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Are all the sentences below correct? Do they mean exactly the same?

  • You can download the latest version of X from this link.
  • You can download the last version of X from this link.
  • You can download the newest version of X from this link.
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up vote 8 down vote accepted

I agree with "cornbread ninja"; latest and newest mean the same thing. However, last might refer to a previous version, but it might also refer to the final version of some product. It really depends on the context.

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+1 for "last" possibly implying "final." However, I suggest "immediately preceding" rather than "a previous" (I would even accept "the previous" over "a previous"). – Tolerance72 Jul 17 '12 at 19:52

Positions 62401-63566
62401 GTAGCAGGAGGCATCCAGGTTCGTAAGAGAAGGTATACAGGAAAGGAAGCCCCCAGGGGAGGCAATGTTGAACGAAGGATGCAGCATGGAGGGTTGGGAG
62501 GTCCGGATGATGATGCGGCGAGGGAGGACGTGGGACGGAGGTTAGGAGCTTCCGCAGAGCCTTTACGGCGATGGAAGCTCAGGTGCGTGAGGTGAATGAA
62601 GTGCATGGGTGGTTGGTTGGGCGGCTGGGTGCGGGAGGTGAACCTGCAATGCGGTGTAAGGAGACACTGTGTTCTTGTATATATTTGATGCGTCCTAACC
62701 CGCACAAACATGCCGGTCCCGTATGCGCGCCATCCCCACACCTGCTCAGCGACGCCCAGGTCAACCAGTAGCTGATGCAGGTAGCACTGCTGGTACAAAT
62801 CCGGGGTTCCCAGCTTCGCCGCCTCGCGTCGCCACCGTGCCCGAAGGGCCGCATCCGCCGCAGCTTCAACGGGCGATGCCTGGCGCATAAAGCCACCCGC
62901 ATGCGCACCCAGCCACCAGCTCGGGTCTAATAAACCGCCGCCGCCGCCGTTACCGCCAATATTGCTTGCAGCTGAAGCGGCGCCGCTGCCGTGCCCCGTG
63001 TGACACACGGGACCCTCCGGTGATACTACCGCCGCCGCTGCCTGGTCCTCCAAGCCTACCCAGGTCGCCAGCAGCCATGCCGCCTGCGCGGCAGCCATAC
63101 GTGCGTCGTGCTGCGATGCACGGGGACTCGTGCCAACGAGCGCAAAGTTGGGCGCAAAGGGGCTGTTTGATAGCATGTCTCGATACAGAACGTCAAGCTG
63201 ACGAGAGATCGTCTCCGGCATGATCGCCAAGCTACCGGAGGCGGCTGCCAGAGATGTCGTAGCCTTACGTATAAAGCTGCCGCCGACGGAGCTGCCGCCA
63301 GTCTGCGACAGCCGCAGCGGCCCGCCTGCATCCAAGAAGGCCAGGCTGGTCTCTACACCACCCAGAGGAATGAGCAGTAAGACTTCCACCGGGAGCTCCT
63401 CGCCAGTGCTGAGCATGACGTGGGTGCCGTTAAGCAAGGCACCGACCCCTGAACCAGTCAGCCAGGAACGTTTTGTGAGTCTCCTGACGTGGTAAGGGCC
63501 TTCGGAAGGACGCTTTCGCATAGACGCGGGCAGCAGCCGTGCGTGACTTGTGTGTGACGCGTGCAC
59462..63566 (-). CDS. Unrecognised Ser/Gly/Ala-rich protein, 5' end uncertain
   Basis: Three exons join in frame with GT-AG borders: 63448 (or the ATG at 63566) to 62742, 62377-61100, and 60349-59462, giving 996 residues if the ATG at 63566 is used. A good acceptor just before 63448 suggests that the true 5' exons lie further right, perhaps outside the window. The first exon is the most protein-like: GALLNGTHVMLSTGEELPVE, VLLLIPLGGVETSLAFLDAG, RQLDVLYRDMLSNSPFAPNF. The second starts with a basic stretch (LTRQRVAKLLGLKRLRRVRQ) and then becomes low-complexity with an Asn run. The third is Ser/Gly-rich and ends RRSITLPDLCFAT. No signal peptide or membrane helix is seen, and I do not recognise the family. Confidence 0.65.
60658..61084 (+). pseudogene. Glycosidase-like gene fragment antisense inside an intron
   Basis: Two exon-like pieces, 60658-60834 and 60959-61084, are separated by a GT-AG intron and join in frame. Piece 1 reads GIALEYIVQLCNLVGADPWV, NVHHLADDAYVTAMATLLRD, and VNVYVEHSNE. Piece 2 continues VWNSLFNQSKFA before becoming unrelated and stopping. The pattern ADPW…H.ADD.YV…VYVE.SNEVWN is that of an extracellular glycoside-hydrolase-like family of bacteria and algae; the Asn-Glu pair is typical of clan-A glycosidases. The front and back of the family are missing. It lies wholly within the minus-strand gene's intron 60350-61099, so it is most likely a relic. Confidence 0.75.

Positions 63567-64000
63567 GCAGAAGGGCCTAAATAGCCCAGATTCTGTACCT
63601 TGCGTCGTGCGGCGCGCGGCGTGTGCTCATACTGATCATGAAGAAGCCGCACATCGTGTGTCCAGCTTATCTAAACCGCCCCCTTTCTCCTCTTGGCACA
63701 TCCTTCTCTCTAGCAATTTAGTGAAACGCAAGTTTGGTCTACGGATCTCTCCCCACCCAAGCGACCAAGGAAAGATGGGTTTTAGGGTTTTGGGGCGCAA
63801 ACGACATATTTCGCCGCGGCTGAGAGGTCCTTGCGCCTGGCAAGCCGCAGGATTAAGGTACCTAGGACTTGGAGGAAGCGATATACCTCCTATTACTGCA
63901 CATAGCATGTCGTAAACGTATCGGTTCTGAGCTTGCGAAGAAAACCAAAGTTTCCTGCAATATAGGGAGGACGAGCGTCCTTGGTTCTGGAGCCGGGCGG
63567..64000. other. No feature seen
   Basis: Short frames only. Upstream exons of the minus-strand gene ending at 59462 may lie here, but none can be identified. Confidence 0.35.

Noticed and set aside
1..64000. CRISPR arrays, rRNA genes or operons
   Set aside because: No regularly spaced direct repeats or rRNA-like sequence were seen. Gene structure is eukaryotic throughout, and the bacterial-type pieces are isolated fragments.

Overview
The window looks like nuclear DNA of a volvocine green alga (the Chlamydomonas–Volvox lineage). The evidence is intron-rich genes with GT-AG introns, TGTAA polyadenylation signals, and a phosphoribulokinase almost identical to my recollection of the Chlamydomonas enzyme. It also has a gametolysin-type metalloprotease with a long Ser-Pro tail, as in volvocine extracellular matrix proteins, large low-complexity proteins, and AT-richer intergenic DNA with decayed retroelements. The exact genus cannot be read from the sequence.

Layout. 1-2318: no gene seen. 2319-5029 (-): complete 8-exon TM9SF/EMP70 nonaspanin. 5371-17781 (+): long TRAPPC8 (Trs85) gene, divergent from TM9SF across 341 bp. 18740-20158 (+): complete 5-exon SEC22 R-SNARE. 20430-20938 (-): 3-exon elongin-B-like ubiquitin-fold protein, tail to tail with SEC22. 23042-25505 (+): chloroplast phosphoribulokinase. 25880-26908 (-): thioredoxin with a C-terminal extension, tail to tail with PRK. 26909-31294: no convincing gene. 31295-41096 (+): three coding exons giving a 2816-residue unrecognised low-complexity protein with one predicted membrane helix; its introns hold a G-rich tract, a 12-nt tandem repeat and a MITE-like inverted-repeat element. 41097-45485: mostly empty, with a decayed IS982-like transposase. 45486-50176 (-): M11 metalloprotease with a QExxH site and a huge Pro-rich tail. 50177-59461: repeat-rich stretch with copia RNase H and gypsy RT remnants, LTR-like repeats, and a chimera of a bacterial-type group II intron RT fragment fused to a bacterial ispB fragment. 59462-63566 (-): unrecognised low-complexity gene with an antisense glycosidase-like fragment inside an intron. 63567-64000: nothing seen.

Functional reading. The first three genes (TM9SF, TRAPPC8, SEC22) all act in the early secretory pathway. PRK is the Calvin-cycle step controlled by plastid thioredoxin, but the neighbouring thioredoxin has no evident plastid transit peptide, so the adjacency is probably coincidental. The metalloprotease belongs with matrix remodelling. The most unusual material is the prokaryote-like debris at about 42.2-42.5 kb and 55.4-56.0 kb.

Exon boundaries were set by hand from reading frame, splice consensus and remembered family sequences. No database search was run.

Latest and newest are synonymous; last implies that there is a newer version available than the one available at the link. Grammatically speaking, they are all correct but carry two meanings among them.

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